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  #357  
Old 17 February 2015, 10:25
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I guess it comes down to your views on the use of your bag and the kit that you put in it. Is it an ongoing aid for an indefinite period or a specific tool for a specific time. Like Pete said, just like shoes......
X2 - Your "Go Bag" or BOB should have enough gear to get you through 72 hrs...enough to get you home or to relative safety. "Two is one, one is none." It's also about mobility. If you're carrying a pack that has 100lbs of gear, you might as well stay put.
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  #358  
Old 17 February 2015, 10:50
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X2 - Your "Go Bag" or BOB should have enough gear to get you through 72 hrs...enough to get you home or to relative safety. "Two is one, one is none." It's also about mobility. If you're carrying a pack that has 100lbs of gear, you might as well stay put.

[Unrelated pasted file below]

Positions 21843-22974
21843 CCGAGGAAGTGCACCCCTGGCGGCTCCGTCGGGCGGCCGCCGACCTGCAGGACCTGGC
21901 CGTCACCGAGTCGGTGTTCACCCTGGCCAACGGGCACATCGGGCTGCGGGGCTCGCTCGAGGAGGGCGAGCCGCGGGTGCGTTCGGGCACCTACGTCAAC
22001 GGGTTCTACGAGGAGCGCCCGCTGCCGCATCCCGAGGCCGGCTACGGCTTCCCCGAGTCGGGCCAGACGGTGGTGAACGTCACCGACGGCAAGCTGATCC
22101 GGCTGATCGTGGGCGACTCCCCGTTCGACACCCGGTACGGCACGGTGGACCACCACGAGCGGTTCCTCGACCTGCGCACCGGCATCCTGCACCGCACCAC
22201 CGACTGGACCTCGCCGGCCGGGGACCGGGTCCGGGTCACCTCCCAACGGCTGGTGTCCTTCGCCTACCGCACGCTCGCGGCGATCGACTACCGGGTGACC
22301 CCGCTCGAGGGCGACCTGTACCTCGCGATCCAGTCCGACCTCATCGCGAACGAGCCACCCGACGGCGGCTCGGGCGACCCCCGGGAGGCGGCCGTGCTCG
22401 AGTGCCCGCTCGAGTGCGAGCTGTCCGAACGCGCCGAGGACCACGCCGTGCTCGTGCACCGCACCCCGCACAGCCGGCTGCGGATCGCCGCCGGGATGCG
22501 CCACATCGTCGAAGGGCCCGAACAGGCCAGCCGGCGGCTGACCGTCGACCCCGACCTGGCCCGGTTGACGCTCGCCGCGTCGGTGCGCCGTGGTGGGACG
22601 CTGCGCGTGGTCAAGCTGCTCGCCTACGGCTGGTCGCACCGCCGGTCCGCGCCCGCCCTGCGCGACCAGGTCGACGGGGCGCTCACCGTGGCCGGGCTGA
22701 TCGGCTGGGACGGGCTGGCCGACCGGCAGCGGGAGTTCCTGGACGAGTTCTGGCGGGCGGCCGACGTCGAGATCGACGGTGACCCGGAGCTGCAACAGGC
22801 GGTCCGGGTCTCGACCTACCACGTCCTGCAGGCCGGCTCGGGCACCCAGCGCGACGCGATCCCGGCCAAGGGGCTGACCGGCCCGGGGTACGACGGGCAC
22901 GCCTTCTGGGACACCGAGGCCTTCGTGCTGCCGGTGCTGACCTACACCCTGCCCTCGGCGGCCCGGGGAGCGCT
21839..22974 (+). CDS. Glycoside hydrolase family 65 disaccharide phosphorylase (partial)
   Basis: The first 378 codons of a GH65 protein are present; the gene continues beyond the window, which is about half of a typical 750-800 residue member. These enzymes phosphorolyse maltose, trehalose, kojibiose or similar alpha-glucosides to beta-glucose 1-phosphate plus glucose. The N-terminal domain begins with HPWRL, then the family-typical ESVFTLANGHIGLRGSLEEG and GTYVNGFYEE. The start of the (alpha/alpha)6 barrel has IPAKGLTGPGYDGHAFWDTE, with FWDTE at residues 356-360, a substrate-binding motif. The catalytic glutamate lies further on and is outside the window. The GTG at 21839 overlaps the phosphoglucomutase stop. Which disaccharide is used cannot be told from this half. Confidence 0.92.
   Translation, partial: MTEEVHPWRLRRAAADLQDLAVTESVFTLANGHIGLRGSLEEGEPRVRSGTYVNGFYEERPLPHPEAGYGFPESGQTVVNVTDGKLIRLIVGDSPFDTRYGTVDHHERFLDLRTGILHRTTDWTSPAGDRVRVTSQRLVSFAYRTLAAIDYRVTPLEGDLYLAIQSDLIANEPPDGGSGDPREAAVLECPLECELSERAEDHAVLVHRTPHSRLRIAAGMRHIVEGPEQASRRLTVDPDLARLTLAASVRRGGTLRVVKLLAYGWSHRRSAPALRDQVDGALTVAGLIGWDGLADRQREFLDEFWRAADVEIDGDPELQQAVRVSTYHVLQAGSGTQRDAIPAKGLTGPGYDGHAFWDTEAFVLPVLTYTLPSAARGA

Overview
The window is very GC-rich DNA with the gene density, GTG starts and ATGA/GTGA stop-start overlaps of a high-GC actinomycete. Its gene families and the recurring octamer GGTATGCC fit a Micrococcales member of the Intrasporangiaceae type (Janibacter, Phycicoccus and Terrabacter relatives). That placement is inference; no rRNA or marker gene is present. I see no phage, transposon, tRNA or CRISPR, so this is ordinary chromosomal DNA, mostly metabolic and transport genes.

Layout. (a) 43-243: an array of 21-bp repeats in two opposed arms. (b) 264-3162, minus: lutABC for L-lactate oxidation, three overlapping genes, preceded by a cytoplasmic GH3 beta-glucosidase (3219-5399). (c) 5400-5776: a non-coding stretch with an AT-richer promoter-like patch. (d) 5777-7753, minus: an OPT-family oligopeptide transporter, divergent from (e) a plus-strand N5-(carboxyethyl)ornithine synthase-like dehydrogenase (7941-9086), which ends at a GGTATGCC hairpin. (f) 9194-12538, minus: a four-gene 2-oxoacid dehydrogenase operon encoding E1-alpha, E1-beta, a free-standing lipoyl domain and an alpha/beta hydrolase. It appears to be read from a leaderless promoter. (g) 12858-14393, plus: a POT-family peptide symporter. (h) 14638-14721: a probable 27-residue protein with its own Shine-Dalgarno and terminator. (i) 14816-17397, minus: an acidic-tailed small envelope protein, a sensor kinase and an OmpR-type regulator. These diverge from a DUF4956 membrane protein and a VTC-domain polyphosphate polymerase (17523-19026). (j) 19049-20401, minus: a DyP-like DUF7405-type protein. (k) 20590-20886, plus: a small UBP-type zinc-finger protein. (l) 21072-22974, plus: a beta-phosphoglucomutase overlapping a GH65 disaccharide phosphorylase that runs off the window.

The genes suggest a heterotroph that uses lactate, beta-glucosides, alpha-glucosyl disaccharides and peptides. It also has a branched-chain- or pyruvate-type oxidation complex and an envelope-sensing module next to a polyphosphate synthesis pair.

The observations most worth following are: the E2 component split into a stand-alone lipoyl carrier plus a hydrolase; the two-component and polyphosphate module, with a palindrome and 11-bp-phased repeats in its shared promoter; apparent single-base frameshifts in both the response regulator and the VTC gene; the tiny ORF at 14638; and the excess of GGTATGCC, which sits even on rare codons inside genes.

Agreed, however, I took my Whisperlite EVERYWHERE (it has over 110 jumps!)- the 3 pounds it weighed (full 33 oz fuel bottle, stove, aluminum pot, reflector)represented 'happiness' on my part- hot coffee/mocha/ramen and my troops could tell you that a 'happy' RGR Montcalm is much better than a 'not happy' RGR Montcalm...

The more I used it, the lighter it got, and the happier I was...
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Last edited by RGR.Montcalm; 17 February 2015 at 11:01.
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  #359  
Old 17 February 2015, 11:10
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Agreed, however, I took my Whisperlite EVERYWHERE (it has over 110 jumps!)- the 3 pounds it weighed (full 33 oz fuel bottle, stove, aluminum pot, reflector)represented 'happiness' on my part- hot coffee/mocha/ramen and my troops could tell you that a 'happy' RGR Montcalm is much better than a 'not happy' RGR Montcalm...

The more I used it, the lighter it got, and the happier I was...
Well, I guess that handles the "morale" portion of this thread.
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  #360  
Old 17 February 2015, 11:12
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I have wanted to get a Solo stove for a while but haven't justified the price to myself yet.